Epsom and St Helier hospitals are facing significant challenges which we need to take action to solve if we are to keep hospital services within the Surrey Downs, Sutton and Merton area for generations to come.
There are three main reasons why we have to change the way we deliver local NHS services.
Patients at Epsom and St Helier hospitals do not always receive the level of care that they need and deserve. Issues include the following:
- Some key services do not meet the agreed national and regional clinical standards, including the staffing requirements that are best practice within the NHS. For example, in the hospitals’ emergency departments and acute medicine services.
- Nationally, there is a difficulty recruiting doctors and specialist clinical staff. This is a particular problem at Epsom and St Helier -both hospitals run with gaps in their medical rotas and rely heavily on temporary doctors.
- The Care Quality Commission (CQC), the independent regulator of health and social care, has continued to rate both Epsom and St Helier hospitals as ‘requires improvement’ for emergency care and safety despite giving the Trust an overall rating of ‘good’. We agree with the Trust that unless we change how emergency care is provided, we will not be able to get a CQC rating of ‘good’ for these services.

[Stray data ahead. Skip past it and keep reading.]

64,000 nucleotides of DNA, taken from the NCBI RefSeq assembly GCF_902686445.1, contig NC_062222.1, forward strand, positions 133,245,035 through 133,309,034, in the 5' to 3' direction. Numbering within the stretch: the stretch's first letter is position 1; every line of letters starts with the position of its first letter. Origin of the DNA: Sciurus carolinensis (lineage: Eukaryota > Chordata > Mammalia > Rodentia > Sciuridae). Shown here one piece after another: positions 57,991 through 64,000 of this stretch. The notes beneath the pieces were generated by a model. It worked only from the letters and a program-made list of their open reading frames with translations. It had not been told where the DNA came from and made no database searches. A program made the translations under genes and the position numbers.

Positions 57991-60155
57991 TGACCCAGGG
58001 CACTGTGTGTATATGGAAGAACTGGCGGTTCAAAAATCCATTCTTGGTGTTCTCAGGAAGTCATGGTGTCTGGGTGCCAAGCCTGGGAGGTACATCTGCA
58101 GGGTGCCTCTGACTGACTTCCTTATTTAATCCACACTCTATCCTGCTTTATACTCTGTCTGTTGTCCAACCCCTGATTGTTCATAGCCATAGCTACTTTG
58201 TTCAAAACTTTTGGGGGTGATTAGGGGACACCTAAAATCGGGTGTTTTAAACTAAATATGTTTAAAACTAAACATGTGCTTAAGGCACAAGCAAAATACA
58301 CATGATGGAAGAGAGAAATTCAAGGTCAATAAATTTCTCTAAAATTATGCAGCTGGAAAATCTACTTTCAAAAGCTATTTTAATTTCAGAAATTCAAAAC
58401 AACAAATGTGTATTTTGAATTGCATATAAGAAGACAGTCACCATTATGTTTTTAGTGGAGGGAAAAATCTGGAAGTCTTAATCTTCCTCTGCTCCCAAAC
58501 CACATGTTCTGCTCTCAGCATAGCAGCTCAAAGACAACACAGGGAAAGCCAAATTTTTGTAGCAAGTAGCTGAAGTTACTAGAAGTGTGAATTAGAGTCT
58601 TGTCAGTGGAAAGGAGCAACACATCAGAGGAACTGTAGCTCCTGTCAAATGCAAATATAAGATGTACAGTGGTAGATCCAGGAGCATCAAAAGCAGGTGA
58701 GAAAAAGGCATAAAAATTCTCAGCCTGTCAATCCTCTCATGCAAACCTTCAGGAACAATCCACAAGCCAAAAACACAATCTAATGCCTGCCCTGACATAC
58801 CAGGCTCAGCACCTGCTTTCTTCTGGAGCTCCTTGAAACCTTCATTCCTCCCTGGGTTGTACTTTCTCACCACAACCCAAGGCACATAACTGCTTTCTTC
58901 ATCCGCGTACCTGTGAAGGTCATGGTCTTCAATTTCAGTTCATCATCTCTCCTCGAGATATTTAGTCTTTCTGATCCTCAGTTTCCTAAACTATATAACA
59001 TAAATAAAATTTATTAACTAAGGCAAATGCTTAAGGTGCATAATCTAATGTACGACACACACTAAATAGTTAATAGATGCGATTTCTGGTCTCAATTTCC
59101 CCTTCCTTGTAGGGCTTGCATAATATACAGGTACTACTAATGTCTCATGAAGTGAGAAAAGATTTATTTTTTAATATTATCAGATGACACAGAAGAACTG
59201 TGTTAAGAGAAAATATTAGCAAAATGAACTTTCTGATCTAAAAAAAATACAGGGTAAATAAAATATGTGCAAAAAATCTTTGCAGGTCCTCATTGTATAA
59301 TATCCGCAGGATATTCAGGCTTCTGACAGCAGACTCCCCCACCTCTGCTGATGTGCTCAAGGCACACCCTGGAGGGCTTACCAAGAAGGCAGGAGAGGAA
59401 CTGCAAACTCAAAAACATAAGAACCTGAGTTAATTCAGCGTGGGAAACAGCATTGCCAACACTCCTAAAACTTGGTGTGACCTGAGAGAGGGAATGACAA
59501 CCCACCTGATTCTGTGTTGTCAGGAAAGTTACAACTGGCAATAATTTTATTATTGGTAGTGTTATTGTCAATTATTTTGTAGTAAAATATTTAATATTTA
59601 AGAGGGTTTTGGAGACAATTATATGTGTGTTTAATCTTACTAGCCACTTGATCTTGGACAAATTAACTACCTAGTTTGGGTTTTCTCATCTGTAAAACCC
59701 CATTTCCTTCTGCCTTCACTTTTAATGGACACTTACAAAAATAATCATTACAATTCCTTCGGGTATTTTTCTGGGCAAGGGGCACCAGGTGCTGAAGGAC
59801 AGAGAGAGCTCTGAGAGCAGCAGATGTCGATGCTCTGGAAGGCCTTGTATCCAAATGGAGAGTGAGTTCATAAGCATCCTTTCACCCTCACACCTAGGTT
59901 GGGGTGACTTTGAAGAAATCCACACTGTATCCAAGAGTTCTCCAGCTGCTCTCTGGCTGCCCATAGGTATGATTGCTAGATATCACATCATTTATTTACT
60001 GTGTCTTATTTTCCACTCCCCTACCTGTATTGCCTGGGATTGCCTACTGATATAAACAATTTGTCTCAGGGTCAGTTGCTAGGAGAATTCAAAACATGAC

The hospital buildings are very old and are not fit for delivering 21st century healthcare. Issues include the following:
- Staff see and treat patients in buildings that are not suitable.
- There are not enough single rooms to treat patients who need them, including those who are coming to the end of their lives and those who need to be cared for in isolation.
- Every day, very ill patients are moved in their beds to other parts of the hospital for treatment. This means going outside, in all weathers, as the hospital buildings are not all connected.
- Many of the lifts are too small to take patients on beds. When these old lifts break down, parts have to be specially designed and patients have to be moved around the hospitals in ambulances.
- Old buildings are difficult to keep clean and work in safely. A large amount of money is spent on emergency repairs just to keep patients dry and warm.
In its September 2019 report the Care Quality Commission told us:
“… in many areas of the [hospitals], the environment was not always appropriate for the services being delivered, due to the age and structure of the estate.”
As a result of the issues listed in 1 and 2, we have major financial challenges. We need to change the way services are provided so we can afford to run our hospitals with the money we are given.
- Currently the hospitals cannot live within their means, because of the way services are organised across two sites, without enough permanent staff and in old buildings.
- A huge amount of money is spent on temporary staff to keep our hospital services safe. (This is mostly so that we can have senior staff on-site in the evenings and at weekends.)
These issues will get worse if we do not tackle them, and the worse they get, the more difficult it is to pay for new buildings. We need to change the way services are provided so we can afford to run our hospitals safely within the money we are given.